Polizei to U.S. drivers: ‘Give us a brake’

Angelika Lantz
21st Theater Support Command

By the time you realize they are there, it is usually too late. That is, if your driving habits resemble those of the 907 drivers stopped at one of the eight checkpoints set up by the German police in the Western Palatinate on July 14. During the statewide traffic/speed control day, one in every 14 drivers was found to be speeding.

The checkpoint, located on A62 between Kusel and Glan-Münchweiler, was manned by the Polizei and two members of the 569th U.S. Forces Police Squadron. A camera team from a local television station was also present when the most serious violators were pulled over.

“What caught the Polizei’s and our attention is that of the approximately 100 vehicles that were stopped, 26 had U.S. license plates,” said Reinhard Wolsiffer, a senior safety specialist with the 21st Theater Support Command’s Safety Office.

The total number of violators is actually even higher since at times speeders got away unchallenged because the number of stopped vehicles filled the checkpoint to capacity. They will get their tickets in the mail, added Mr. Wolsiffer.

More alarming yet, is that the U.S. drivers caught were among the speediest speeders, said Polizeihauptkommissar Rudi Gerhart of the Polizeiautobahnstation Kaiserslautern.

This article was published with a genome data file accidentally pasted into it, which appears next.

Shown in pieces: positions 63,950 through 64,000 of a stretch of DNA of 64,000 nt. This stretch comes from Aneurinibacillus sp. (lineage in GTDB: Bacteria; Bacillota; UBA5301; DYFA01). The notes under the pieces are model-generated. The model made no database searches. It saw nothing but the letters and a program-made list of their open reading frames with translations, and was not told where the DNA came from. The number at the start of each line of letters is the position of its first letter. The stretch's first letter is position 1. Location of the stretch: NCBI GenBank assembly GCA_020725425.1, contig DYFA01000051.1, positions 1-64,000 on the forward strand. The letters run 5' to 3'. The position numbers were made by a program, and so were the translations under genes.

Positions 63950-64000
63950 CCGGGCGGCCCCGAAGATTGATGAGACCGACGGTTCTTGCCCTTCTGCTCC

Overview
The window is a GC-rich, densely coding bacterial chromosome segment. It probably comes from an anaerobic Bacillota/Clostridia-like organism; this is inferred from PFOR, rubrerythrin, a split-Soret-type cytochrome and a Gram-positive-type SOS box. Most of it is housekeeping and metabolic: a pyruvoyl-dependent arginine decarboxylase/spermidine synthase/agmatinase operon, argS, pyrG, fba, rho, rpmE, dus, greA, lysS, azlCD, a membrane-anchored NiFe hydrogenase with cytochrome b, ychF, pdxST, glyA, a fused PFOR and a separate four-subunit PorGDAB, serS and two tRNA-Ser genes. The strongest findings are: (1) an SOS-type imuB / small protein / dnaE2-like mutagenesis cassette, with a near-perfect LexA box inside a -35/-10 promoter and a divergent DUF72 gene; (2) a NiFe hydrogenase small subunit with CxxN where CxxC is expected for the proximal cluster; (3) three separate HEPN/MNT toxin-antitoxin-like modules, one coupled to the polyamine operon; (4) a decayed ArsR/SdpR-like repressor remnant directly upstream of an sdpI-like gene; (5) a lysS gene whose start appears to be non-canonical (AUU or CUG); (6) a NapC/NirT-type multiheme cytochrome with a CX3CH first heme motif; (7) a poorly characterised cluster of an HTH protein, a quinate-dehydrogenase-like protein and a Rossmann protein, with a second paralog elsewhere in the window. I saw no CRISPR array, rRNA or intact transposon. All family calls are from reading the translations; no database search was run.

“Under German law, nine of the 26 drivers who were stopped would have their driving privileges revoked since they exceeded the speed limit by a minimum of 45 kilometers per hour,” he said. The top speeder with U.S. plates clocked in at 146 km/hour in the 80 km/hour zone.

Just a few days later, further evidence of this trend was provided when a U.S. citizen was stopped by an unmarked police vehicle Monday afternoon. The driver had to post bail after having exceeded the speed limit in a construction zone on A6 near Kaiserslautern by 47 km/hour, as reported in the German newspaper “Die Rheinpfalz.” The Autobahnpolizei announced they will increase the use of unmarked police vehicles in the future.

Mr. Gerhart emphasized the willingness of the German Polizei to work with the U.S. military police and praised their past and present cooperation and coordination.

Mr. Gerhart further stressed that while the traffic/speed control day sought to highlight the dangers of inappropriate and excessive speeds and aggressive driving, which are the main causes of accidents on German autobahns, there are also regular checks for alcohol and drugs related driving issues.